The Bridle Path, Christchurch

In 1850 early European settlers arrived at the Port of Lyttelton.  It was clear that the main settlement would be on the plains on the northern side of the Port Hills, in what is now Christchurch.  And so the Bridle Path was constructed, a steep pathway across the Port Hills over which horses were led, carrying all essential supplies. It was the only means of traversing the hills until the Summit Road over Evans Pass was completed in 1857, and the rail tunnel was built in 1867.  The Path rises to 350 metres from the Port of Lyttelton, and descends steeply into the Heathcote Valley. Click once on any image to enlarge.

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Ascending from the Heathcote Valley,the Bridle Path is now a popular walking and mountain biking track

The Bridle Path is now a popular walking and mountain biking track

 

Looking down the Heathcote Valley, early on a winter morning

Looking down the Heathcote Valley, the Estuary and Pegasus Bay early on a winter morning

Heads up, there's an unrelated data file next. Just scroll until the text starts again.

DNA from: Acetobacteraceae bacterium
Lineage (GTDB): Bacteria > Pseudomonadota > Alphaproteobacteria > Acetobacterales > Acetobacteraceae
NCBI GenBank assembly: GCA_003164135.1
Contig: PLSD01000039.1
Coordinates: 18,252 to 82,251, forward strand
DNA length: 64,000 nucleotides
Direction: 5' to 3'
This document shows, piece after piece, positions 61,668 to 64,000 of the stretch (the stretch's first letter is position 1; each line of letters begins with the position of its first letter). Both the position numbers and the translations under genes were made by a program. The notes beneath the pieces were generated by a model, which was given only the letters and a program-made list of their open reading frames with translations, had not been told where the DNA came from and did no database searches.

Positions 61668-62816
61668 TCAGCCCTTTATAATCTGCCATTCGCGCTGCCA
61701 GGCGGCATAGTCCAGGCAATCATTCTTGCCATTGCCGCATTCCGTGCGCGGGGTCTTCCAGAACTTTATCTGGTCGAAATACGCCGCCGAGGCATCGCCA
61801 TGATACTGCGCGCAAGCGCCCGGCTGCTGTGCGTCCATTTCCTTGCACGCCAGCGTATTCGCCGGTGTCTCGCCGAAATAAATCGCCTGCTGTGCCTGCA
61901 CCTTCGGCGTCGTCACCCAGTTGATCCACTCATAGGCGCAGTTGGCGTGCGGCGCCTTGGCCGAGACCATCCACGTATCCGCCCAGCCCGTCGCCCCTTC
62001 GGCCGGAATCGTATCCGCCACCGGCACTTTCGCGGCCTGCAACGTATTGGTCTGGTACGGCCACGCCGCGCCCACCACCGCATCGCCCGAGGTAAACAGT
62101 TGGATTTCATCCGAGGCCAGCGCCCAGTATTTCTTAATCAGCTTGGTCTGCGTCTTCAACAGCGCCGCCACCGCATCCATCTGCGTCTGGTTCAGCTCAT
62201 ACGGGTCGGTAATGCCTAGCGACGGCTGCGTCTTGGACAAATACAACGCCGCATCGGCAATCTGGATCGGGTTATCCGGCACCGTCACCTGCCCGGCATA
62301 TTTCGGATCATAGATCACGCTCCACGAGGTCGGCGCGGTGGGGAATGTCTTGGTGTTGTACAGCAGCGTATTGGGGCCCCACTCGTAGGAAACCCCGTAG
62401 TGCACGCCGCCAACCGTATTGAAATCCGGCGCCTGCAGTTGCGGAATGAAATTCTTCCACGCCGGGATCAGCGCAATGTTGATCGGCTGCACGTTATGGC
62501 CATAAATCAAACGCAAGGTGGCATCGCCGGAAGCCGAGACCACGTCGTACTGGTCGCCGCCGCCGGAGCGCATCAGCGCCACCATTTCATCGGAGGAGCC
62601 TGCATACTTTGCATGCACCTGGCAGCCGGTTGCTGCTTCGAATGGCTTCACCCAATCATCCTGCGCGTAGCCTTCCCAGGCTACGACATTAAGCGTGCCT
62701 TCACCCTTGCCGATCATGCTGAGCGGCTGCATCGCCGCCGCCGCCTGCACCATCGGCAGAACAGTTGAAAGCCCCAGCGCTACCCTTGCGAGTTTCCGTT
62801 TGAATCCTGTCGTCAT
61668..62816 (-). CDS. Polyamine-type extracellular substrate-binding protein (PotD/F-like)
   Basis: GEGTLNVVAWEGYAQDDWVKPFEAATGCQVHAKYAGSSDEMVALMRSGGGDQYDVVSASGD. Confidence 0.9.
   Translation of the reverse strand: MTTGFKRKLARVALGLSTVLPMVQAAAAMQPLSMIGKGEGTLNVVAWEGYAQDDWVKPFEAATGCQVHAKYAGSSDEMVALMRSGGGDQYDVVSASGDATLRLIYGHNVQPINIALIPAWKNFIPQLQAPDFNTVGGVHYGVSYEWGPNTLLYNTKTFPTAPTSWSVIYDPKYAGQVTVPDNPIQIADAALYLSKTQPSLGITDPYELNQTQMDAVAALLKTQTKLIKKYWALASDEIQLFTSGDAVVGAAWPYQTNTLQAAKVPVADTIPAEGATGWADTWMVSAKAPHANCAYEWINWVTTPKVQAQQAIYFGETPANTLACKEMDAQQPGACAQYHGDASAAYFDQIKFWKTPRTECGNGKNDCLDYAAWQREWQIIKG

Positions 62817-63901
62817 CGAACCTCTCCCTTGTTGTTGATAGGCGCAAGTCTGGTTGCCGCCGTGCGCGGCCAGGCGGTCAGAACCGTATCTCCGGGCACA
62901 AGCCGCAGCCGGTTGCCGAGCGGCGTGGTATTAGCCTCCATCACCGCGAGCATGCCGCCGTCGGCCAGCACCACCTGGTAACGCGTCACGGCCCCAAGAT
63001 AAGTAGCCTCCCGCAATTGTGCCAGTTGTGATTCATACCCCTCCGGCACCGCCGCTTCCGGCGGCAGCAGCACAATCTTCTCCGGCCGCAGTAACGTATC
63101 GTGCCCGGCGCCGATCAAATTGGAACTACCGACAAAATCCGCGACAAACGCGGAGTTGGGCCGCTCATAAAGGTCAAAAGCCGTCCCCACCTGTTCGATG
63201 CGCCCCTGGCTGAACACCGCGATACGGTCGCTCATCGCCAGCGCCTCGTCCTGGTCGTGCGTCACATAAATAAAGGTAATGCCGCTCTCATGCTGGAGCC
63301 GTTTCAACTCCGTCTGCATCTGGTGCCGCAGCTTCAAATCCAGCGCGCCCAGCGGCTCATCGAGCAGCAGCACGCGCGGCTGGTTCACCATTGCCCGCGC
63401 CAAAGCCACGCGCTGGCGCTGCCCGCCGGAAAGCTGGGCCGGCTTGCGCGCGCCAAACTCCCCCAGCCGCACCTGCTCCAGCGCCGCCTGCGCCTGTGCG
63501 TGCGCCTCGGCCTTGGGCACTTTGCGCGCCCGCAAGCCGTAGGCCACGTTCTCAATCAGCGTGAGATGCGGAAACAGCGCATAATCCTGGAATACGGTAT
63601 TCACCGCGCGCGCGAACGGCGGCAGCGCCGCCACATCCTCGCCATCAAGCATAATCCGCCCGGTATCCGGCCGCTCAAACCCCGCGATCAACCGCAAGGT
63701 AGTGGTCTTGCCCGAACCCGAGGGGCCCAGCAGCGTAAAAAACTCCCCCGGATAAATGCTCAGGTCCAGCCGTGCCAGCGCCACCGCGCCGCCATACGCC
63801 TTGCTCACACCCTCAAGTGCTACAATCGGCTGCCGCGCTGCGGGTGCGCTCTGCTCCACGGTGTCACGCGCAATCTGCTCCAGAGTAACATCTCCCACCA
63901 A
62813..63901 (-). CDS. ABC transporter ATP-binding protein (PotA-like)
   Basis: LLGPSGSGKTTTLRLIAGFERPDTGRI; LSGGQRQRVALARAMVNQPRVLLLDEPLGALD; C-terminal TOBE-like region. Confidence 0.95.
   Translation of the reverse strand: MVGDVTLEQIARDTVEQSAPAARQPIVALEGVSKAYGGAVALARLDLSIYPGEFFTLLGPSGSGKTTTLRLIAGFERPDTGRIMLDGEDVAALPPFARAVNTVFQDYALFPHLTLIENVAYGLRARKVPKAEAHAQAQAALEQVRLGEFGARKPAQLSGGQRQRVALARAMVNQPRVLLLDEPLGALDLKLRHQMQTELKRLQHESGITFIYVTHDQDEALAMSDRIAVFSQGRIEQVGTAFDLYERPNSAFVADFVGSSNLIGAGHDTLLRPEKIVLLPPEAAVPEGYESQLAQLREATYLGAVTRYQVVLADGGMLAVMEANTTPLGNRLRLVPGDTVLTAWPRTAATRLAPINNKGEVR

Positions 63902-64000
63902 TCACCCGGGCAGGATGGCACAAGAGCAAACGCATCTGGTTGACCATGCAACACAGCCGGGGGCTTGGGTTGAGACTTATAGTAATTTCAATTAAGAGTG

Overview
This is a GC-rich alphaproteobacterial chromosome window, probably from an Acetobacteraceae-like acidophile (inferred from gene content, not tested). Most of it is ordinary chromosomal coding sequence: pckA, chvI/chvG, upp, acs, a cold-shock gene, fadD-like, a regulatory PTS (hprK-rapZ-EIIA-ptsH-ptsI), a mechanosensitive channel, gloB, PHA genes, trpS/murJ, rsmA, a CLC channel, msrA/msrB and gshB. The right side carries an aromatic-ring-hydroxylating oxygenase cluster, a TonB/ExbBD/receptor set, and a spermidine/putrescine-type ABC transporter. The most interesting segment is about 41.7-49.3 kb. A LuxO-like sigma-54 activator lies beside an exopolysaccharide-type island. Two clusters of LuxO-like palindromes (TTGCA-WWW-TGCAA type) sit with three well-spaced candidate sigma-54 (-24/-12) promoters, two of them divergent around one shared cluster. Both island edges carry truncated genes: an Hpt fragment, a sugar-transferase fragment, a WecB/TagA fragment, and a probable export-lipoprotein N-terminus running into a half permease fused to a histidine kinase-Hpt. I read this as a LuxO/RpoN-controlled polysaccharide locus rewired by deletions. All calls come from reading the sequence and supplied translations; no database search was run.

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Port of Lyttelton from the highest point

Port of Lyttelton from the top of the Bridle Path

 

Descending into the Heathcote Valley again, overlooking Christchurch

Descending into the Heathcote Valley again, overlooking Christchurch and the Canterbury Plains

 

Remnants of a frosty morning in the Heathcote Valley below

Remnants of a frosty morning in the Heathcote Valley below

How the scene appeared in a drawing from 1881, from the National Library of New Zealand.

More Bridle Path information on another one of my posts here.

 

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One thought on “The Bridle Path, Christchurch

  1. Pingback: Heathcote Valley from the Bridle Path – what has happened in 135 years? | annettewoodford

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